The Research Triangle Park

A New Form Of Carbon Harder than Diamonds

Event Sponsor

Sigma Xi, American Scientist magazine, and Science Communicators of NC

Event Contact

Fenella Saunders
[email protected]

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THE FRONTIER | 800 PARK OFFICES DRIVE, RTP Nov 22 12:00 pm - Nov 22 1:00 pm

Join us for some free pizza and a great talk about science!

This time, learn about a new form of carbon created recently at NC State by Jay Narayan and his colleagues.
More here:

This presentation focuses on our discovery of new phases of carbon ( called Q-carbon) and boron-nitrogen (called Q-BN) at ambient temperatures and pressures in air without any need for a catalyst. It is shown that nanosecond laser heating causes carbon and nanocrystalline BN to melt into a super undercooled state, which is quenched to create a new state of each material. The resulting material can form into nanocrystals, microcrystals, nanoneedles, microneedles, and thin films. Large areas of single-crystal diamond can also be formed on a template. All of these structures have applications ranging from abrasive and tool coatings, to high-power devices, and a myriad of biomedical applications.
Jagdish (Jay) Narayan is the John Fan Family Distinguished Chair in the Department of Materials Science and Engineering at NC State University. He joined NCSU in 1983 after a distinguished career at Oak Ridge National Laboratory as a Senior Scientist and Group Leader for more than 12 years. He has founded two successful North Carolina companies, Star Nanotech, LLC and Q-carbon, LLC. His research in the area of quantum nanostructuring of light emitting diodes (LEDs) is revolutionizing the production of high-efficiency solid state bulbs which could last for 10 years and consume less than 10 percent of the power. His invention of Nano-Pocket LEDs is used universally by companies that produce high-efficiency solid state bulbs. Narayan’s invention of integrated smart sensors and 3-D self-assembled nanostructures was hailed by the National Science Foundation (NSF) as one of the breakthroughs of the year 2004. He received his PhD in 1971 from UC Berkeley.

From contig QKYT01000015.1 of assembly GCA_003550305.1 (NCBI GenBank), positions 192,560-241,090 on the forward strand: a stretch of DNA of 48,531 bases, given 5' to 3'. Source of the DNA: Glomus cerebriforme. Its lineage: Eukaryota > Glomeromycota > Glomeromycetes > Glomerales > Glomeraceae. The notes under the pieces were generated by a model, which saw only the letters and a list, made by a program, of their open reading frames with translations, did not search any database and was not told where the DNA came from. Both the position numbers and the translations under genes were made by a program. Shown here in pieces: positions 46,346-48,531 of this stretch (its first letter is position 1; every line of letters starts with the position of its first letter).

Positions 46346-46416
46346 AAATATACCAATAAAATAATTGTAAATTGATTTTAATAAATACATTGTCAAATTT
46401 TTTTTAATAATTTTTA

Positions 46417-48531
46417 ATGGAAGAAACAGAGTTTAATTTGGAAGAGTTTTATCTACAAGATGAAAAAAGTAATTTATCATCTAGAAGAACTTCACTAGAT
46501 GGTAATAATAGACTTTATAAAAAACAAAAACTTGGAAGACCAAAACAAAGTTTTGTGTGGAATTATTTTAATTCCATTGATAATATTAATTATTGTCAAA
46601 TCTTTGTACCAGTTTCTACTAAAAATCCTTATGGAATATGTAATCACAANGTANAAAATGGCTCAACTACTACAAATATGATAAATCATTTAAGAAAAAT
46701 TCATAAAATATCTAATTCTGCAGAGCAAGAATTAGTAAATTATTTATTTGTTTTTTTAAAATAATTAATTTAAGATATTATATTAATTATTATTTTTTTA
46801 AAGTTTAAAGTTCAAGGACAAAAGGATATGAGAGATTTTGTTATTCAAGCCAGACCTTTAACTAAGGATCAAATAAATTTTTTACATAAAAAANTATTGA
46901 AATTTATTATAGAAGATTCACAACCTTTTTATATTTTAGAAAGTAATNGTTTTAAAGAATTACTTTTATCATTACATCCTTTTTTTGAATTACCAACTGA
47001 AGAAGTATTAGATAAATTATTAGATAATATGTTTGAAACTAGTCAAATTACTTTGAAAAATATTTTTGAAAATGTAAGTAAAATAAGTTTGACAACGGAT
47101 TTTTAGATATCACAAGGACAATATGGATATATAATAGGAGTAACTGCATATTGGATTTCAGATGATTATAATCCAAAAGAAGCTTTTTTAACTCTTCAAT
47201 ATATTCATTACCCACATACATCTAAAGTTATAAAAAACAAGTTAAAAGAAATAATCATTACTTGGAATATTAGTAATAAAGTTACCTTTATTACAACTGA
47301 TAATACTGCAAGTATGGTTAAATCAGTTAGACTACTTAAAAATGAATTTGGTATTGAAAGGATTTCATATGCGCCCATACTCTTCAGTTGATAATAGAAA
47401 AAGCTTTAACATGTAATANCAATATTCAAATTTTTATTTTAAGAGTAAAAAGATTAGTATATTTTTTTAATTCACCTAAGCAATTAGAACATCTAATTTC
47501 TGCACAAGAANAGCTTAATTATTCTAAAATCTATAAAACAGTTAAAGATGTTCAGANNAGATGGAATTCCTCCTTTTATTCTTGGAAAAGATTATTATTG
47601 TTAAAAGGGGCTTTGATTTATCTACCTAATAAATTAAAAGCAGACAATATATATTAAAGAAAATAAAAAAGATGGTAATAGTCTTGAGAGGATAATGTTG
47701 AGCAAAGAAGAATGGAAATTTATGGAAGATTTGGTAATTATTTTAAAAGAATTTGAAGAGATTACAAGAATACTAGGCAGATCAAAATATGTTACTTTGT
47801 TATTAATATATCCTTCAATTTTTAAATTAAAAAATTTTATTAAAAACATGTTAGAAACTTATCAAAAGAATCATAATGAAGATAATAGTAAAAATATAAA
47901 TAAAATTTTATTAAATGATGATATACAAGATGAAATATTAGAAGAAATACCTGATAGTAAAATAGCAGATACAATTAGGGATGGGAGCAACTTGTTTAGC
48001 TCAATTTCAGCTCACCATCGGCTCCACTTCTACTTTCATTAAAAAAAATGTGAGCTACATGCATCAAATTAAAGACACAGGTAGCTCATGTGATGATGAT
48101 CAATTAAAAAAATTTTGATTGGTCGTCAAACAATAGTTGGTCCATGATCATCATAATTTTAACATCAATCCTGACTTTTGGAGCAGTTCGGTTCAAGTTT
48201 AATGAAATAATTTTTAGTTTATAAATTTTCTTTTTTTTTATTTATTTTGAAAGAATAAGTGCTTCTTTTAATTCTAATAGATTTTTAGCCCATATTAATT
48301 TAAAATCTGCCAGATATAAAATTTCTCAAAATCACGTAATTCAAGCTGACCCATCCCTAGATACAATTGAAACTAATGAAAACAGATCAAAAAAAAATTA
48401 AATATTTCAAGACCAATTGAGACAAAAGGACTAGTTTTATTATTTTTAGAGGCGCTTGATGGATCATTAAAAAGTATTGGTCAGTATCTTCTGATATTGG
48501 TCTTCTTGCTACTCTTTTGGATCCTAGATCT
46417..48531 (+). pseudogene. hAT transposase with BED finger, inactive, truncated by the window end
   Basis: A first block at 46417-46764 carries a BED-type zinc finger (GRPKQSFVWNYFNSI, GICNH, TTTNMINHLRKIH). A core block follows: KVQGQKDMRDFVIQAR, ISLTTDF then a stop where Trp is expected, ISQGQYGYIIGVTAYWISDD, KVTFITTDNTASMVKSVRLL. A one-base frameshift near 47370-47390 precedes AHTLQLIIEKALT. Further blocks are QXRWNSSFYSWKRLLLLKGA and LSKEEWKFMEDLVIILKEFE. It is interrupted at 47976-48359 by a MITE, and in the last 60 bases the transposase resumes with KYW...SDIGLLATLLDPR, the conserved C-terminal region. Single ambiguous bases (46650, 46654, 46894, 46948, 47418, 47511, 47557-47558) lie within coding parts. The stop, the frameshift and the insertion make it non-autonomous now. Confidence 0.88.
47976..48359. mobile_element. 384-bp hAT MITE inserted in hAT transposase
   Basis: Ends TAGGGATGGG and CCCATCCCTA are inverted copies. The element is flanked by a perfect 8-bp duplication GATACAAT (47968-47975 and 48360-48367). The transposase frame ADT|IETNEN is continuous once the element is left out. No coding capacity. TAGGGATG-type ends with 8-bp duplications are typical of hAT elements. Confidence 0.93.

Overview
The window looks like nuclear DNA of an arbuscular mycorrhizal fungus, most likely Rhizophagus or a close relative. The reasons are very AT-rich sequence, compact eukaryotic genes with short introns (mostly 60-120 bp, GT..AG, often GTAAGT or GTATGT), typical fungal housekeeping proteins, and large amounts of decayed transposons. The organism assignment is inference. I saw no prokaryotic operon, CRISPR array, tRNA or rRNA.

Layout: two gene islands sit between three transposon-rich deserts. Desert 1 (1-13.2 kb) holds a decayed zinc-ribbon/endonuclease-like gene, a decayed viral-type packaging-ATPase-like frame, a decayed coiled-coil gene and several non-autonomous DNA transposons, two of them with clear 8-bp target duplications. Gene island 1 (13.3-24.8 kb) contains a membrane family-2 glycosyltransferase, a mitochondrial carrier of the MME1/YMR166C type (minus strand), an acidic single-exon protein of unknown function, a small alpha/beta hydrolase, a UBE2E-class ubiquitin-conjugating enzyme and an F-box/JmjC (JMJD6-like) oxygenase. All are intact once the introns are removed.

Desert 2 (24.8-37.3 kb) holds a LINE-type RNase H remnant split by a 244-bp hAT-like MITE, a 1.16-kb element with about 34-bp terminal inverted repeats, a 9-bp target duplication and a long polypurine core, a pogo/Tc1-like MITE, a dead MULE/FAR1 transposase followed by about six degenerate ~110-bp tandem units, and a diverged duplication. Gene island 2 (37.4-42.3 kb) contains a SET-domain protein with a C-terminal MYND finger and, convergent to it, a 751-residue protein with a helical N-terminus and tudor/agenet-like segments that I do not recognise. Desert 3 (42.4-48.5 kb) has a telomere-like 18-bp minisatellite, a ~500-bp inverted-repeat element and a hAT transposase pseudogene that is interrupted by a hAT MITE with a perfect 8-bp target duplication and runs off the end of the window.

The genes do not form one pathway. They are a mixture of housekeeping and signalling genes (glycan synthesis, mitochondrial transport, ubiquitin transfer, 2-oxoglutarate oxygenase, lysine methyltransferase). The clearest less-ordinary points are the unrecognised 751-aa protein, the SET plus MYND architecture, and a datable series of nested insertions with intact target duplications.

Free pizza and beverages are provided before and during the talk, though it's on a first come, first serve basis.

RSVPs are required (for the slice count) by registering for a free ticket to this event. Please get your ticket by 12PM on Monday, November 21. (If you decide to come after this time, you're welcome to attend, but we might not have pizza for you.) See link for RSVPs.

Thanks to a grant from the N.C. Biotechnology Center and funding from the RTP chapter of Sigma Xi, American Scientist's noontime Pizza Lunch speaker series is free and open to science journalists and science communicators of all stripes, as well as any interested member of the public. Feel free to extend this invitation to anyone who might want to attend.

Did you miss some past pizza lunch talks? Check out our videos and podcasts of previous speakers:

Talks are co-organized with Science Communicators of North Carolina (SCONC). The RTP chapter of Sigma Xi is a co-organizer and co-sponsor, and encourages any interested scientists to get involved with the chapter and its upcoming events. We thank The Frontier for providing space.

Please RSVP to this event using your own personal email (not a listserv email, etc.), which will be used solely to send reminders for the event. We will not keep your email unless you have requested to be added to the pizza lunch list (a button to be added is available on the registration page).

PLEASE RSVP ONLY ONCE. We've found that Eventbrite will let you sign up multiple times even if you have already RSVP'd.

Meeting will be held at The Frontier in The Classroom.